Many women develop iron deficiency during pregnancy, a condition that can have serious maternal and fetal implications [14]. In our cohort, first trimester booking bloods showed only discrete anaemia with mean Hb of 113.4 g/L, but all women studied developed moderate to severe IDA. The low mean ferritin at booking of 17 μg/L represent profound iron deficiency and reiterates the importance of ferritin as a screening tool. This finding should generally result in the initiation of iron supplementation. For some women oral iron supplementation appears to be sufficient to maintain adequate iron stores. However many women develop moderate to severe IDA despite oral iron supplementation (as demonstrated in the current study where 48% of women were on oral iron), or due to drug intolerance (15% in the current study), non-adherence or pre-disposing pathology such as malabsorption or inflammatory bowel disorders. For those women intravenous iron administration may be a more effective treatment modality.

To date no prospective, controlled clinical study has been performed using ferric carboxymaltose in pregnant women. A recent Cochrane review concluded that large, good quality trials, assessing clinical outcomes (including adverse effects) as well as the effects of treatment by severity of anaemia are required [18]. In the absence of these studies, observational safety and efficacy data may help identify potential benefits and risks. Two recent retrospective observational studies comparing ferric carboxymaltose to different intravenous iron preparations highlighted the safety and efficacy of ferric carboxymaltose [19, 20].

The rapid delivery option of a large single dose of ferric carboxymaltose offers a promising treatment modality for pregnant women who need correction of iron deficiency and anaemia, over other IV iron formulations that have low dosage limits, such as iron sucrose (200 mg). The properties of ferric carboxymaltose may also reduce the burden on the patient and the health care system.

In obstetrics, red blood cell transfusions currently account for 3–4% of all transfusion events and the majority of these occur following post-partum haemorrhage (PPH) [21]. PPH is the leading cause of maternal mortality in obstetrics, and is estimated to occur at a rate of 13.1% [9]. Despite its enormous clinical utility, RBC transfusion is a treatment with well described adverse events and risk, and should ideally be avoided. Additionally blood is both costly and in ever increasingly short supply [2224]. In the present cohort, only three patients (4.6%) required a RBC transfusion following a significant PPH. A recent large retrospective study revealed much higher transfusion rates of 7.5% in women with clinical PPH [25]. The current data suggests that improving Hb, even at a late stage of the third trimester may have shielded some mothers in our cohort from the risks of an allogeneic transfusion. This does not only spare resources, but also optimizes the health of women throughout and beyond her pregnancy into the challenging post-partum period [4, 26].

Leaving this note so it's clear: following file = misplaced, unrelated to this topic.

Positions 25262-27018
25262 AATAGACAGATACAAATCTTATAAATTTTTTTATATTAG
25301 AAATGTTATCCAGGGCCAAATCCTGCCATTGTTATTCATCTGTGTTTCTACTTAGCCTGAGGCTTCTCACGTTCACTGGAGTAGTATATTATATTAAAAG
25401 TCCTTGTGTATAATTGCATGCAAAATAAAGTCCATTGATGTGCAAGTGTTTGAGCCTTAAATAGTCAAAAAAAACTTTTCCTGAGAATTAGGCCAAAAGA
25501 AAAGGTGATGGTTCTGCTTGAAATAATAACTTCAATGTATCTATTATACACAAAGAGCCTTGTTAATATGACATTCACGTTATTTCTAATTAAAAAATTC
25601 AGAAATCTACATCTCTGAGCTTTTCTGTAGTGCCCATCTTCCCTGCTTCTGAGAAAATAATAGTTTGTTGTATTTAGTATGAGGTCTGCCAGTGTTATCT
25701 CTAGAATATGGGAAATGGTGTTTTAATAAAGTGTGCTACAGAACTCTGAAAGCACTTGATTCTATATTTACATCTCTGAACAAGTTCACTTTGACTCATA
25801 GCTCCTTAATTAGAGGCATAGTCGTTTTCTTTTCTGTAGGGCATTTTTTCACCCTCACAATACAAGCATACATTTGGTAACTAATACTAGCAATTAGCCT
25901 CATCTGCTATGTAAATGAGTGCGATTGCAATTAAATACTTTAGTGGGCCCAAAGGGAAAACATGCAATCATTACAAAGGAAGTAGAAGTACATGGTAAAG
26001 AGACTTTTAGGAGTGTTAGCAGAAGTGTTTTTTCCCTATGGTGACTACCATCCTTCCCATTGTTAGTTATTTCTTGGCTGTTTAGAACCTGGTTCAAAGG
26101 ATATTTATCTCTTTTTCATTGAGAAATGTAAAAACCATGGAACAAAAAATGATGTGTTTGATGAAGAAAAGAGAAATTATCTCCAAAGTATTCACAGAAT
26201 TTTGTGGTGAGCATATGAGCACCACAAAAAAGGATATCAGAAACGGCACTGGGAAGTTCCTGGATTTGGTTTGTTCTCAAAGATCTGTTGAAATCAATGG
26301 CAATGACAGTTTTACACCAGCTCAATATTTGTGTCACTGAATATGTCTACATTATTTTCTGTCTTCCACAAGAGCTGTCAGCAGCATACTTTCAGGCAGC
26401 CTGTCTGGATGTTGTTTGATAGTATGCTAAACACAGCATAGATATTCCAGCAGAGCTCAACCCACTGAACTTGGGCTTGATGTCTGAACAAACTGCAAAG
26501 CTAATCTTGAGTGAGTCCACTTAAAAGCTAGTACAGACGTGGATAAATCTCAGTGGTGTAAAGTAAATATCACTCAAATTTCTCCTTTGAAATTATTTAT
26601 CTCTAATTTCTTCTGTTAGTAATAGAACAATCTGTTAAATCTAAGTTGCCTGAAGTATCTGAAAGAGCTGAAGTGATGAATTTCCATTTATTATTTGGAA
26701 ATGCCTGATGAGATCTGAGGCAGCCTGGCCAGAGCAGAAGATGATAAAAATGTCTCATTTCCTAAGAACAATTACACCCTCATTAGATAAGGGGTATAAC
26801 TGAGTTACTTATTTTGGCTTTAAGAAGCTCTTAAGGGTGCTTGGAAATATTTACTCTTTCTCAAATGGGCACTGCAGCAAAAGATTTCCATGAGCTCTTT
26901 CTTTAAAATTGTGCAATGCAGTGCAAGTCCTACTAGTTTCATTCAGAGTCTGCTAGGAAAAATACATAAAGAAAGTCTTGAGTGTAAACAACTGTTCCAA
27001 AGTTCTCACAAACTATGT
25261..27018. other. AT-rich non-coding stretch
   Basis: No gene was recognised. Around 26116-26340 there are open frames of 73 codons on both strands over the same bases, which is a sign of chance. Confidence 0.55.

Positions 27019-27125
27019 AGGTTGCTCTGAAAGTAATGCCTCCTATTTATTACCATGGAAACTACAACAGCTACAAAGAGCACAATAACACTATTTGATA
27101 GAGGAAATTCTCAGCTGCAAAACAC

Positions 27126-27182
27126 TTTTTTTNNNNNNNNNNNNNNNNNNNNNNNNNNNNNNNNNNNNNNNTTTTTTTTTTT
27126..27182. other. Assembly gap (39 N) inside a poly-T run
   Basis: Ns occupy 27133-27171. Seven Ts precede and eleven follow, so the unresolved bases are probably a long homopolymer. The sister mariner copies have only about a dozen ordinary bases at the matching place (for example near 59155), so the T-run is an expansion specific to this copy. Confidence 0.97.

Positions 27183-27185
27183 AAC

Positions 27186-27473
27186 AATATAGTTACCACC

Conclusion

The data from this prospective case series is consistent with existing retrospective data that ferric carboxymaltose administration in the second and third trimester of pregnancy is likely to be safe and effective. In our study ferric carboxymaltose successfully corrected IDA prior to delivery. The intervention prevented significant post-partum anaemia in all women resulting in post-partum haemoglobin values higher than their pre-treatment antenatal values. Despite moderate to severe anaemia at presentation, labour associated blood loss was tolerated well resulting in low peri-partum RBC transfusion rates. No serious adverse events were recorded. Well-being also improved for the majority of women after the infusion.

Abbreviations

IDA: 

Iron deficiency anaemia

Hb: 

Haemoglobin

RBC: 

Red blood cell

PPH: 

Post-partum haemorrhage.

Declarations

Acknowledgement

I would like to thank all midwifes, in particular Michelle Marsh, in Women’s Assessment Unit, who collected the information during the infusion.

Authors’ Affiliations

(1)
Department of Anaesthesia, Lyell McEwin Hospital
(2)
Discipline of Acute Care Medicine, University of Adelaide
(3)
Ballarat Base Hospital
(4)
NHMRC Peter Doherty Research Fellow, Robinson Institute, School of Paediatrics and Reproductive Health, University of Adelaide
(5)
Department of Obstetrics and Gynaecology, Lyell McEwin Hospital
(6)
Robinson Institute, Lyell McEwin Hospital

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  27. Pre-publication history

    1. The pre-publication history for this paper can be accessed here:http://www.biomedcentral.com/1471-2393/14/115/prepub

Copyright

© Froessler et al.; licensee BioMed Central Ltd. 2014

This article is published under license to BioMed Central Ltd. This is an Open Access article distributed under the terms of the Creative Commons Attribution License (http://creativecommons.org/licenses/by/2.0), which permits unrestricted use, distribution, and reproduction in any medium, provided the original work is properly credited. The Creative Commons Public Domain Dedication waiver (http://creativecommons.org/publicdomain/zero/1.0/) applies to the data made available in this article, unless otherwise stated.